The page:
The Pentagon (Credit: Master Sgt. Ken Hammond, U.S. Air Force, courtesy of the Department of Defense, via Wikimedia Commons).
Transgender service members who have been barred from military service by Donald Trump’s ban can sue the Pentagon, a federal judge has ruled.
U.S. District Judge George Russell ruled on Wednesday, Aug. 20, that transgender men and women who are otherwise eligible for service can challenge the Pentagon’s recently enacted ban, Stars and Stripes reports.
“By its plain language, then, the [transgender policy] discriminates on the basis of transgender status,” Russell wrote. “In addition the plan categorically bars transgender individuals who have transitioned to their preferred gender — a recommended treatment to alleviate the distress dysphoria causes.”
Russell’s decision allows a challenge to the ban to proceed, though he said that five of the six service members who originally brought the case to court could not continue with the lawsuit as they had been allowed to remain in service despite the ban.
The ban, enacted in April, prevents transgender troops from serving openly in their preferred gender unless they have already been diagnosed with gender dysphoria or have medically transitioned.
It also bans new recruits from enlisting if they have been diagnosed with gender dysphoria and received medical treatment — such as hormone therapy or gender confirmation surgery.
However, those diagnosed with gender dysphoria who have not begun to transition will be allowed to join, but must serve in their biological sex, effectively forcing transgender people who wish to serve in the military back into the closet.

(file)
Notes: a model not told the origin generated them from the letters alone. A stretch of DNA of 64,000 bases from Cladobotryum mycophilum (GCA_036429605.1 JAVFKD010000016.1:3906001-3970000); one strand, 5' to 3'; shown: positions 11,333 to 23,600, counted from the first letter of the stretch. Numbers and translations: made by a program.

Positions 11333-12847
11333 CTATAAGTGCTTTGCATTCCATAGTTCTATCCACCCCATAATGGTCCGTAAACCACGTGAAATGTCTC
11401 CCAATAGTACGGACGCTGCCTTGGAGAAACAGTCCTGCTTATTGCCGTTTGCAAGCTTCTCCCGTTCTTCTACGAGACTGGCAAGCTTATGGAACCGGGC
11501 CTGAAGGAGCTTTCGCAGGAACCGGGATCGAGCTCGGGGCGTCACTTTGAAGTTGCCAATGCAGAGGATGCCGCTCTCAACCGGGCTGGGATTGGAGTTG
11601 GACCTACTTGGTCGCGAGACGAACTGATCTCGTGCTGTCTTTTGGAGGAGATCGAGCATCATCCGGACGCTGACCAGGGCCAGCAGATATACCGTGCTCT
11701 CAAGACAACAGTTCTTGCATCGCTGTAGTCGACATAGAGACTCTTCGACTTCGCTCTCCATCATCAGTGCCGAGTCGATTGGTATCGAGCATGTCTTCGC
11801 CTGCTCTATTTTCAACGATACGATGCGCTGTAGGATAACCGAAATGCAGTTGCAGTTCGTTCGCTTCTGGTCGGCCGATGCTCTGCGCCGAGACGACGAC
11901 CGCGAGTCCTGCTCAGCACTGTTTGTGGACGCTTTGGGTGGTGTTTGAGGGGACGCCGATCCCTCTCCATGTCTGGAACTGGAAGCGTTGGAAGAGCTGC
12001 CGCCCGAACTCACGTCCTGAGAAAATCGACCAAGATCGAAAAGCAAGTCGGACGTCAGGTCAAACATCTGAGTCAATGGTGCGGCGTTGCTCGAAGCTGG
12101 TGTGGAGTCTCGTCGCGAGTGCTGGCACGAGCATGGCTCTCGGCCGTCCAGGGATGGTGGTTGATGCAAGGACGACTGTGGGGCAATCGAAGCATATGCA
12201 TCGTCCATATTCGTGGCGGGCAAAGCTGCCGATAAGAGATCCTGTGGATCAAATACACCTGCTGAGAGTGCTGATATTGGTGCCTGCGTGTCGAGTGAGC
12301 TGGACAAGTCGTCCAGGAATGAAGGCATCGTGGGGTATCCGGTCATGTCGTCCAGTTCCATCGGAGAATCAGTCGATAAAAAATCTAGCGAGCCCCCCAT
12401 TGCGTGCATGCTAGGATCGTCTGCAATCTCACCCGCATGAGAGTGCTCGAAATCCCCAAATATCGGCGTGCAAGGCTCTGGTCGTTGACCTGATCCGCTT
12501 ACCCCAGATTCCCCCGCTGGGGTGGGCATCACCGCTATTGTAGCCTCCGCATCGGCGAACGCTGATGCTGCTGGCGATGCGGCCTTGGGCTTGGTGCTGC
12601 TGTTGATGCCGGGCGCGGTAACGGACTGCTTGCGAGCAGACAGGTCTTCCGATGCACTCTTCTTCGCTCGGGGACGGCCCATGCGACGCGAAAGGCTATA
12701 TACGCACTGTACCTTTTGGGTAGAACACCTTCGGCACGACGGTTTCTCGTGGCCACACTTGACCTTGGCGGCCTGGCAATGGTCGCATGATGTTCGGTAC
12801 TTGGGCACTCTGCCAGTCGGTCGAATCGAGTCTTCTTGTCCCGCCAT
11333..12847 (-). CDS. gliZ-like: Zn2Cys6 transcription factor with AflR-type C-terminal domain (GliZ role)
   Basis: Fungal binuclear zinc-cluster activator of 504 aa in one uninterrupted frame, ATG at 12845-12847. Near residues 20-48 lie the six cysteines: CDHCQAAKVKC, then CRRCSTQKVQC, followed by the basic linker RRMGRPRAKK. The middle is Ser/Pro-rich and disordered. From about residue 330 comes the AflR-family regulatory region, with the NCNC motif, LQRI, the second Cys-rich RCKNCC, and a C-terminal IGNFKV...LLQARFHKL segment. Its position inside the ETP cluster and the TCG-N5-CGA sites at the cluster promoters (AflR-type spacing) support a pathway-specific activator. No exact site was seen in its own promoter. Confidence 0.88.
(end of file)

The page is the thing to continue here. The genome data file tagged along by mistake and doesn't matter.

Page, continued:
In a statement, American Civil Liberties Union lawyer Josh Block said the ruling was “a victory for our clients who want the opportunity to serve their country openly and freely in our armed forces.”
He added: “We will continue to hold the government accountable for their attempts to ban trans people from the military and shut down judicial review of the policy.”
Trump’s ban on transgender service members, which he first announced on Twitter, came into effect on April 12 after numerous attempts to delay and defeat it in court.
It has been heavily criticized by LGBTQ organizations, and in March the House of Representatives passed a resolution formally condemning it for being detrimental to national security and for being based on “flawed scientific and medical assertions.”
Trump himself touted some of that flawed science in June, when he tried to justify the ban by saying transgender people take “massive amounts of drugs.”
“You’re in the military, you’re not allowed to take drugs,” Trump told British press, adding, “They have no choice, they have to [take the drugs]. And you would actually have to break rules and regulations to have that.”
Transgender health care experts and advocates called his claims false, and slammed the president’s “ignorance” about trans people’s ability to serve.
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